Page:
7. I cannot understand why all the same people who comment on OP questions would rather sit back and condescend, patronize, preach, assume the things they say, like "I'd focus on getting my child medical evidence" is somehow appropriate (how do you know the child DIDNT get the treatment they needed already) or you comment and complain about grammar and punctuation. It's ridiculous... people come on here because they are upset, looking for help and don't always come out of the chute with the right words the first time. Stop talking to people this way please! If the questions (or almost questions) are such a waste of your time, why not just skip them? And now I have to sit here irritated at myself for DOING exactly what I'm asking y'all not to do. Ugh. OP, the best point made here is to use the tool to help you find an attorney. Otherwise just try and clarify what you question is. And frankly, anyone who wouldn't feel DESPERATE if this happened to their child should probably think long and hard about that. How much can a kid take before it affects them going to school, how they perform at school and how much they do or don't want to be there? How much? For me, it'd already have been too late if I were in that child's shoes. And by the way- I think she wants an attorney not just for the school and the attacker but possibly for the MTA for doing NOTHING and not trying to help this girl. I hope you get some justice for your daughter.
  8. I don't think anyone (at least not me) stated it'd be easy. I simply pointed out that she is in position to show standing to request visitation. Doesn't mean she'd be allowed to automatically and it certainly doesn't mean that if she asked for it she'd win... while you certainly said it much clearer, I was trying to say the same thing and actually your post directed at me that starts off stating the my post doesn't state Texas law I never said it did but every thing you wrote in that post, I guess trying to explain to me what my own post meant, you've pointed out again here as if I didn't understand it. I didn't want to get into the specifics because I'm not interested in telling my story to that degree on here BUT... I am one of these "interested 3rd parties" who prevailed in Texas courts. So, just saying. I've been there, and I've done it and I know what the judge wanted to hear from me.... so please don't try and explain to me over and over again the exact same things that I pointed out myself.
  9. What I was trying to point out was that the key to having any shot at prevailing in Texas as a step parent seeking visitation requires some specific things, among them is that the step parent have a meaningful long term relationship with the child, provided support for the child, and being held out to the public (not to mention in this case, to the child) as the actual parent. PLUS this step mother states that the bio mom has a domestic violence issue and the father works ALOT so the child is almost always in her care. ALL of those things are what the court looks for when deciding. THAT is what I said. Also consider that these parents have all been parties to or witnesses of the custody case of this child since the mother re entered the picture at the age of 7 and was granted limited visitation then and had it narrowed even more shortly thereafter. There had to be some reasons for it, which I'm guessing will be part of the court record and will most certainly be raised in this case if it gets that far.
  10. I thought so, but thanks for confirming. Offhand, any idea under what circumstances do the tend to seek child support and how often it is done? I can only assume that if the state asks the judge to order child support, they're probably going to get it.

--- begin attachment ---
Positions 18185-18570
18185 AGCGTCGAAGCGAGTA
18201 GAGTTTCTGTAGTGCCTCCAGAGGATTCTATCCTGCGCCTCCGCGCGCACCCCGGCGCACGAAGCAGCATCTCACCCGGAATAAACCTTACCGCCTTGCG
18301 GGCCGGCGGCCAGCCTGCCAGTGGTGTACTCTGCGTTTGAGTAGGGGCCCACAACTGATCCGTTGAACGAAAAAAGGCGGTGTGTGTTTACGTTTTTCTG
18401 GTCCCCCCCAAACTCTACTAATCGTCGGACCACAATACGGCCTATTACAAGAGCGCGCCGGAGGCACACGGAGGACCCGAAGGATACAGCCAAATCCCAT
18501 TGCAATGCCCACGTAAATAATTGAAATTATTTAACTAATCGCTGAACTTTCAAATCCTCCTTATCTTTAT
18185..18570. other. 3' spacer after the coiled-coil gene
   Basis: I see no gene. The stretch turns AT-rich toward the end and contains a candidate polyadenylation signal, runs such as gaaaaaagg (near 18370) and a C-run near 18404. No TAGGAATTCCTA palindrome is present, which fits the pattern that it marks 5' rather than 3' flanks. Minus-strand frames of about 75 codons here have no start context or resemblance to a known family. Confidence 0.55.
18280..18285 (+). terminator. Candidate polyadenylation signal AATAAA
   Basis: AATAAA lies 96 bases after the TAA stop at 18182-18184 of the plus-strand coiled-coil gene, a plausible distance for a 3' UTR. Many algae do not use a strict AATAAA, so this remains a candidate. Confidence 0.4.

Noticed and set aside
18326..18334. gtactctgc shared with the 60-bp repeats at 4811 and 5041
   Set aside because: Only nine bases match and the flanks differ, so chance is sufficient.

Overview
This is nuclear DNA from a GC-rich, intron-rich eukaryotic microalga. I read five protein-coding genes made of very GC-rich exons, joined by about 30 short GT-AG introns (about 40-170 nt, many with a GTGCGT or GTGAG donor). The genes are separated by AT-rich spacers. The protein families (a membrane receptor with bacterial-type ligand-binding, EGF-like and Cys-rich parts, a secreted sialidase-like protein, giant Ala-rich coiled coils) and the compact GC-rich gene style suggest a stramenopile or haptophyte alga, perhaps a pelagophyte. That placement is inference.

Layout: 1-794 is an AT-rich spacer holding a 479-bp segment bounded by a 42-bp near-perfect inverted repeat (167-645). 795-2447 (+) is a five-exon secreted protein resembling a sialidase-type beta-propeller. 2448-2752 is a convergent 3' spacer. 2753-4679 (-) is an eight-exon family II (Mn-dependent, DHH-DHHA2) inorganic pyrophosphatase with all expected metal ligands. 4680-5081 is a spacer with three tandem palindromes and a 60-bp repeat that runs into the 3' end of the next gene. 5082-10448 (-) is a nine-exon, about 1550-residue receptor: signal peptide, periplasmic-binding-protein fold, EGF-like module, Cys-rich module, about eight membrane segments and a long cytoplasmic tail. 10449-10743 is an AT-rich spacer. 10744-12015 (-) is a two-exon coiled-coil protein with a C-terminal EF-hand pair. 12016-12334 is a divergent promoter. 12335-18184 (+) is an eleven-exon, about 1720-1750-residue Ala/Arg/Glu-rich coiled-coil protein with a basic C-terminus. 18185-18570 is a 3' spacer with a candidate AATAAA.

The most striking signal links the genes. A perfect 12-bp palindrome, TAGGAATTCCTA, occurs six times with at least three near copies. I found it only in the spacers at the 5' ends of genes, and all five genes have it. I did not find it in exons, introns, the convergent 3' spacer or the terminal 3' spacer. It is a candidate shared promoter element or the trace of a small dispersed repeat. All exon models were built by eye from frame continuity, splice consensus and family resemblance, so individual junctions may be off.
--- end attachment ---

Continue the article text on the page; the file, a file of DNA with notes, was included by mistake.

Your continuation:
11. See my post above. Texas has taken a middle ground stance on step parents who have been the de facto parent or when the other parent has fostered a relationship in which the step parent is put out to the public as a parent. There is also the fact that for the first 7 yrs of child's ljfe she only knew this woman as her mother and has had less than 3 years with bio mom even involved. Of course, it only provides the general guidelines looked at to decide standing and Texas would view her as an interested 3rd party. As such, she would have standing to seek (but not be guaranteed to be awarded) visitation but no standing to seek custody without negligence or abuse allegations on the table. Even that may not help if there is other family for the child to be placed with. The links I posted above state this in one paragraph... This doctrine was first recognized in a 1995 Wisconsin case, In re Custody of H.S.H.-K, and has been adopted in a few other jurisdictions since then. In its typical formulation, the doctrine requires not only that the co-parent function as a parent, but also that the legal parent consented to the creation of the functional parent-child relationship and actively fostered its growth. Although the doctrine varies from state to state, it typically does not give rise to rights equivalent to a legal parent’s. Rather, it allows the de facto parent to seek visitation, but not custody. Courts in states that recognize de facto parentage justify the intrusion into the legal mother’s constitutionally-protected parental rights by pointing to her role in creating and fostering the relationship with the co-parent.
  12. She apparently decided the child will live with y'all. I guess pg1067 is probably right about your options. But I do wonder if you ask the state to take custody, can't they make you pay child support to the state in some instances?
  13. I see. I was asking this as a general "what if" using basically the information in the OP where the mother didn't work during marriage and hasn't worked for really any reason since divorce and in the instance where the support by the father (or really vice versa) is some exorbitant amount... like something a high paid business person, famous actor/musician... something like that, would have to pay. I see your point though, and I appreciate you taking the time to answer. It was just a question that came to mind after reading your comment on this thread and I found it interesting. Thanks
  14. Daughter so 17 so not a guarantee she would be made to return.